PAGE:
‘The Last Jedi’ Is Leaving Fans Divided, A Strong Backlash Has Emerged

For many, the joys of Star Wars come from the comfort of familiarity, the mythology Lucas created. "The Last Jedi" erases all that. I knew "The Last Jedi" would likely rub purist fans the wrong way. The primary intent of the film was to reinvent the franchise. Of course, these purists want things to stay the same, but watching "The Last Jedi" you can sense director Rian Jonson trying to, as Kylo Ren says, "let the past die." It's a theme that resonates throughout the film.

With all that being said it is then no surprise that the fan response has been mixed. The audience score is lower than expected. Hell, lower than Justice League. Over at Rotten Tomatoes, despite endless critic raves and a score of 93%, the audience score is down to 56%. That can't be as bad as "Justice League," right? Wrong. The Snyder/Whedon fiasco is at 80% on RT.

"The Last Jedi" has so much meta-humor that it caught "Star Wars" fans off-guard. I've heard of screenings where fans were left dumbfounded once credits rolled, that no applause could be heard and even boos. Everything we thought we knew about Star Wars or expected this movie to be was turned upside down, much like what "The Empire Strikes Back" did to the series back in 1980. Personally, I really liked the new movie.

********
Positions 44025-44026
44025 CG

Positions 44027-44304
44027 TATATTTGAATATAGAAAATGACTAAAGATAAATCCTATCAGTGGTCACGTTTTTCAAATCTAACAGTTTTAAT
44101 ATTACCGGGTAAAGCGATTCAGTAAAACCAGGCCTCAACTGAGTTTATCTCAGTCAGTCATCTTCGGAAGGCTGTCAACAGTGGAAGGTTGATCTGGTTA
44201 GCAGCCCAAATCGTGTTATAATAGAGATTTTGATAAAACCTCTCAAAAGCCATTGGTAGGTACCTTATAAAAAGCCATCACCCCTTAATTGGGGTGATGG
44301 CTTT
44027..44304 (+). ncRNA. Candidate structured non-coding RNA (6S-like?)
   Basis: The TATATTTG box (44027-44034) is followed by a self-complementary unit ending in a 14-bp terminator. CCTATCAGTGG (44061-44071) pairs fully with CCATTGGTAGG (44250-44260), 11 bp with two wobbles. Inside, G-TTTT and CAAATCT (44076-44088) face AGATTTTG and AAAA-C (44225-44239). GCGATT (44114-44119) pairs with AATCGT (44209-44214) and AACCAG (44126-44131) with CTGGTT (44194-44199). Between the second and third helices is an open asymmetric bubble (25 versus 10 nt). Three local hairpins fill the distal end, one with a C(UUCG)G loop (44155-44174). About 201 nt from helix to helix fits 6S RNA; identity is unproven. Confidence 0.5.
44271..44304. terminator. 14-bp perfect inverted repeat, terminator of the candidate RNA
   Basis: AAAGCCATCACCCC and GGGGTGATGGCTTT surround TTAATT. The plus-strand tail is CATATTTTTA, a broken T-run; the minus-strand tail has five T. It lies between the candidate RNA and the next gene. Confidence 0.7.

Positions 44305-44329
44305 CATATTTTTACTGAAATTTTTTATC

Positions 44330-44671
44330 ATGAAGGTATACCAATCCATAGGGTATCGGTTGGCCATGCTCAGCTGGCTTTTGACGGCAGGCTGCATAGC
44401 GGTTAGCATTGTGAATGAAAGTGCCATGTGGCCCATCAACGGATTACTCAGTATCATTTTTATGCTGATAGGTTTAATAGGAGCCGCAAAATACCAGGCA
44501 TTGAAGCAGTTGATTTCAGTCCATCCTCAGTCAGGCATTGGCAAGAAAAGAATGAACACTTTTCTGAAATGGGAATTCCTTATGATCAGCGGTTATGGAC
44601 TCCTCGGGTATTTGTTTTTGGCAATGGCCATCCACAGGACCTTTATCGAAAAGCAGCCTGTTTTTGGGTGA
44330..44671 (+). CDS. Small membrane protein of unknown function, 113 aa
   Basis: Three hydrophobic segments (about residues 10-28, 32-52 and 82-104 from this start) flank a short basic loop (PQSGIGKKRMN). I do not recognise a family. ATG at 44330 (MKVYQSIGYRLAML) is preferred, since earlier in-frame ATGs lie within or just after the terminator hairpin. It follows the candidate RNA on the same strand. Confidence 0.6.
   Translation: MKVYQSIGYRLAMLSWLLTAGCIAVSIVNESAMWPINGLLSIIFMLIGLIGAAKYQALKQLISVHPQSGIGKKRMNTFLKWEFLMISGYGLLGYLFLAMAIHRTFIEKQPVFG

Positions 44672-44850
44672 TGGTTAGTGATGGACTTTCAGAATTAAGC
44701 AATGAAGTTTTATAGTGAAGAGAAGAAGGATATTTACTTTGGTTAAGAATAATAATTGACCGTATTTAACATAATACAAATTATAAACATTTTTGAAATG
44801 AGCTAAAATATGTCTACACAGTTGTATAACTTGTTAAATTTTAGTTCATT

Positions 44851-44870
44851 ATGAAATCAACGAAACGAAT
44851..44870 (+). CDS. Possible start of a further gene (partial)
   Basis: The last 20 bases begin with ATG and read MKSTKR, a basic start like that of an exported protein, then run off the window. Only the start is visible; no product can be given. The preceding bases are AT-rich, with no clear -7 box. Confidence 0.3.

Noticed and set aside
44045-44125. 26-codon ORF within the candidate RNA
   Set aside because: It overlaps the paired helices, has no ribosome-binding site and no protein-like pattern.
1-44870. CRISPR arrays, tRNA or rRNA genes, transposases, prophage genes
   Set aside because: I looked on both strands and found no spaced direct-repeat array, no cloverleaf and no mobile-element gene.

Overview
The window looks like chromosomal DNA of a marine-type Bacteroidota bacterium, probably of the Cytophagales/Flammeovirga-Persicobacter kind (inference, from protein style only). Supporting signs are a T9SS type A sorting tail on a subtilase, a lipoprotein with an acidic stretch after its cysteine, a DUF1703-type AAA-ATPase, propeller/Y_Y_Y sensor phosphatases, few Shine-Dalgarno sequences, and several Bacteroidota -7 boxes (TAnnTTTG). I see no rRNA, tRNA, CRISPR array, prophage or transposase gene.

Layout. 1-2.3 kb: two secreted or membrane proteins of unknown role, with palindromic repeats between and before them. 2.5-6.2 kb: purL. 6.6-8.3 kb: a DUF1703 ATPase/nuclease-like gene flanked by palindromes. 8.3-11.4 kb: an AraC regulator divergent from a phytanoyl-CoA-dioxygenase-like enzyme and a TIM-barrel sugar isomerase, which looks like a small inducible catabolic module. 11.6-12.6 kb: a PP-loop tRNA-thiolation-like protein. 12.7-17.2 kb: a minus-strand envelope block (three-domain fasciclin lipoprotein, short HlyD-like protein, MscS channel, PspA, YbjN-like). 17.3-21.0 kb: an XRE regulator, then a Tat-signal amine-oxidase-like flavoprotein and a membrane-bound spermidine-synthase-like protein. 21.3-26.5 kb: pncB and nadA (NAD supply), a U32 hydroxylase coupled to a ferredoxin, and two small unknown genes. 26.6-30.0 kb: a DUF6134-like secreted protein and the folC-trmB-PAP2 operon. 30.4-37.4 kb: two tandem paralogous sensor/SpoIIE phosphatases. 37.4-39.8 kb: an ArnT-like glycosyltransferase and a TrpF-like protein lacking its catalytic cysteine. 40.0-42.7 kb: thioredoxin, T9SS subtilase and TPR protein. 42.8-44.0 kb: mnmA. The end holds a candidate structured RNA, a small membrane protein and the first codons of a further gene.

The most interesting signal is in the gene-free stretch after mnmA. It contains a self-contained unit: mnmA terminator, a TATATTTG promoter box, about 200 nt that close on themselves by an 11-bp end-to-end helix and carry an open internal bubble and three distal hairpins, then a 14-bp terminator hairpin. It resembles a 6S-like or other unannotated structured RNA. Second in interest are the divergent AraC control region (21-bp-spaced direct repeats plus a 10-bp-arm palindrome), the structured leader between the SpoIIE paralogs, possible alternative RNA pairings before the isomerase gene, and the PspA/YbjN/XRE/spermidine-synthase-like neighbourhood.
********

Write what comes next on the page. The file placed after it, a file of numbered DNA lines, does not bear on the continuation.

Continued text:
So what are people complaining about exactly?

  • The little moments that make up this backlash are not "little" to fans of Lucas' original films. Rey handing off Anakin's blue lightsaber to Luke, who then goes on to toss it over his shoulder and brush off Rey? That's a nono. Luke doesn't even believe in himself anymore.  The mythology, his legend, was, in fact, a sham according to this new movie. 

  • The notion that the only way for the rebels to win is to abandon everything they knew and start fresh? That's sacrilege. What happened to "trust inthe force to defeat the dark side"? Oh, and that whole disappearing act Luke pulls on Kylo in the climax? That had a Saturday evening audience here laughing, and some boos were heard.

  • Kylo Ren destroying his Vader-esque mask and continuing his battle, unmasked? Say goodbye to the toy collectibles. This is a fully-fleshed villain that is unlike any we've seen in the "Star Wars" universe before. He doesn't hide behind any facial armor, he is flawed, unmasked, destroyed by his inability to make up his mind and, oh yeah, conflicted.

Chances are you either hated or loved these new ideas. Episode IX looks like it will go along those lines as well. All this backlash is very ironic given the fact that the main complaint about "The Force Awakens" was that it was a rehash of "A New Hope." For now, we have no idea where "Star Wars" is going, something that hasn't been the case since anticipation for "The Empire Strikes Back" grew at a fever pitch more than 37 years ago. Let us wait and see what JJ Abrams holds for this trilogy's final moments in Episode IX,  due for release in 2019 , before we start hammering down this trilogy as a failure.